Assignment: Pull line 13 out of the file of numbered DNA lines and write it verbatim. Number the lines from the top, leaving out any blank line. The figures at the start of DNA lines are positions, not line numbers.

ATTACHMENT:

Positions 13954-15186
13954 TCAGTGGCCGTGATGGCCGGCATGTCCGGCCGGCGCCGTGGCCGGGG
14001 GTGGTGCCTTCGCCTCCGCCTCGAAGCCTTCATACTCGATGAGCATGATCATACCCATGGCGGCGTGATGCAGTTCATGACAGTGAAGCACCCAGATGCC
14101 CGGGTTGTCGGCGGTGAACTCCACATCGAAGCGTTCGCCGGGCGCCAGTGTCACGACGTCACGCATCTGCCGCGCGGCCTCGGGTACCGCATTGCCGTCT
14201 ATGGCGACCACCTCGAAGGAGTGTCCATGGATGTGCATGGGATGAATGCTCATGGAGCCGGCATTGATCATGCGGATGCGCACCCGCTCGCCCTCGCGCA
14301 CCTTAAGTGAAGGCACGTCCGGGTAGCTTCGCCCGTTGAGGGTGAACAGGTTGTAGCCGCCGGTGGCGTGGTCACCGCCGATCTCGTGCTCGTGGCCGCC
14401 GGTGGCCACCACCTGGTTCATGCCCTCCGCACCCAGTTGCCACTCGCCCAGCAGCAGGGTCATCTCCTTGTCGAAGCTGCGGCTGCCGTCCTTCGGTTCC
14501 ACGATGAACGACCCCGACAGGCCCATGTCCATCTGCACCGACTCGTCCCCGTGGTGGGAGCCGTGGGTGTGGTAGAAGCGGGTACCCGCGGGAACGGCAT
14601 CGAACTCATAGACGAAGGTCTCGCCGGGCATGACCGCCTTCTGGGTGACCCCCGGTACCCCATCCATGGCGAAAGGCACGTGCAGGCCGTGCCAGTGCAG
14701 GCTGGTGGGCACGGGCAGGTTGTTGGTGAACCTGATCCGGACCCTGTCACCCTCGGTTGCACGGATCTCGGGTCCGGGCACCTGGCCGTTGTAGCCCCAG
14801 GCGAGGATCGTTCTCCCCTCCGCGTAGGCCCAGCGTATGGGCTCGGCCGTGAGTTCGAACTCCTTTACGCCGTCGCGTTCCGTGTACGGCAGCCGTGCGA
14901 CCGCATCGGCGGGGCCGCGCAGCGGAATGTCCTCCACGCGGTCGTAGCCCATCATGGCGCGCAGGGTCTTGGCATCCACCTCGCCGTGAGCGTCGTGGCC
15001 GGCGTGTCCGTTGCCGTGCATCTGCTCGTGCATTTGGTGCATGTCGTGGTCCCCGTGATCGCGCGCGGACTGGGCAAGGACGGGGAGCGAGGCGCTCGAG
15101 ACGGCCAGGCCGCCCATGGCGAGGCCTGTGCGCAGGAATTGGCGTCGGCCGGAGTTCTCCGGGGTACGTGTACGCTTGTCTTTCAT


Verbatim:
15001 GGCGTGTCCGTTGCCGTGCATCTGCTCGTGCATTTGGTGCATGTCGTGGTCCCCGTGATCGCGCGCGGACTGGGCAAGGACGGGGAGCGAGGCGCTCGAG